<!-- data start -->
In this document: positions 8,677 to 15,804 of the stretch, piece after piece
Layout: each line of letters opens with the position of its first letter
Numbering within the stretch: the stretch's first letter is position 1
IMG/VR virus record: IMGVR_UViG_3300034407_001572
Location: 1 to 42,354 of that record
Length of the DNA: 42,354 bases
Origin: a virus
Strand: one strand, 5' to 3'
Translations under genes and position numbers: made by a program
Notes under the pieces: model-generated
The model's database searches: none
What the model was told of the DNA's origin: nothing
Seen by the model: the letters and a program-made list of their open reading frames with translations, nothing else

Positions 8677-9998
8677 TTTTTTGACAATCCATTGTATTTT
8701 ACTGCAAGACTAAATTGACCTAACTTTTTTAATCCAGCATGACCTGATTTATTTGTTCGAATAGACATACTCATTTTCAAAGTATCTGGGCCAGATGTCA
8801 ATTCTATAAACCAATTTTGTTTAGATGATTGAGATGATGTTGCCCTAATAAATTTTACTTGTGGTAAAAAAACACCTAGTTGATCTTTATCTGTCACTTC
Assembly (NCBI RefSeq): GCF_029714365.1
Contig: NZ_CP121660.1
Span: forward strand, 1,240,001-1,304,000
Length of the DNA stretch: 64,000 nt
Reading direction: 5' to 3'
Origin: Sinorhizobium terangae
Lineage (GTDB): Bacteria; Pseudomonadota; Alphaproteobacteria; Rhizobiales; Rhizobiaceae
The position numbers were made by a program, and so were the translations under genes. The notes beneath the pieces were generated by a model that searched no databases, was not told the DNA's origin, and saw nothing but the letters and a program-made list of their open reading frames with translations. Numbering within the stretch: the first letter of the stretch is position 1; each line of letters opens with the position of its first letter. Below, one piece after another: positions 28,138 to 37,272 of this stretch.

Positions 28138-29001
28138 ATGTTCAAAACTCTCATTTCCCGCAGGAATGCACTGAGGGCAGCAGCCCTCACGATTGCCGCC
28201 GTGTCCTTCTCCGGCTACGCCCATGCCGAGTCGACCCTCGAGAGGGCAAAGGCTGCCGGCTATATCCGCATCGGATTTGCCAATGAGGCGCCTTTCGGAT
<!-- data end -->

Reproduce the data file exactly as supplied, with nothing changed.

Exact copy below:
In this document: positions 8,677 to 15,804 of the stretch, piece after piece
Layout: each line of letters opens with the position of its first letter
Numbering within the stretch: the stretch's first letter is position 1
IMG/VR virus record: IMGVR_UViG_3300034407_001572
Location: 1 to 42,354 of that record
Length of the DNA: 42,354 bases
Origin: a virus
Strand: one strand, 5' to 3'
Translations under genes and position numbers: made by a program
Notes under the pieces: model-generated
The model's database searches: none
What the model was told of the DNA's origin: nothing
Seen by the model: the letters and a program-made list of their open reading frames with translations, nothing else

Positions 8677-9998
8677 TTTTTTGACAATCCATTGTATTTT
8701 ACTGCAAGACTAAATTGACCTAACTTTTTTAATCCAGCATGACCTGATTTATTTGTTCGAATAGACATACTCATTTTCAAAGTATCTGGGCCAGATGTCA
8801 ATTCTATAAACCAATTTTGTTTAGATGATTGAGATGATGTTGCCCTAATAAATTTTACTTGTGGTAAAAAAACACCTAGTTGATCTTTATCTGTCACTTC
Assembly (NCBI RefSeq): GCF_029714365.1
Contig: NZ_CP121660.1
Span: forward strand, 1,240,001-1,304,000
Length of the DNA stretch: 64,000 nt
Reading direction: 5' to 3'
Origin: Sinorhizobium terangae
Lineage (GTDB): Bacteria; Pseudomonadota; Alphaproteobacteria; Rhizobiales; Rhizobiaceae
The position numbers were made by a program, and so were the translations under genes. The notes beneath the pieces were generated by a model that searched no databases, was not told the DNA's origin, and saw nothing but the letters and a program-made list of their open reading frames with translations. Numbering within the stretch: the first letter of the stretch is position 1; each line of letters opens with the position of its first letter. Below, one piece after another: positions 28,138 to 37,272 of this stretch.

Positions 28138-29001
28138 ATGTTCAAAACTCTCATTTCCCGCAGGAATGCACTGAGGGCAGCAGCCCTCACGATTGCCGCC
28201 GTGTCCTTCTCCGGCTACGCCCATGCCGAGTCGACCCTCGAGAGGGCAAAGGCTGCCGGCTATATCCGCATCGGATTTGCCAATGAGGCGCCTTTCGGAT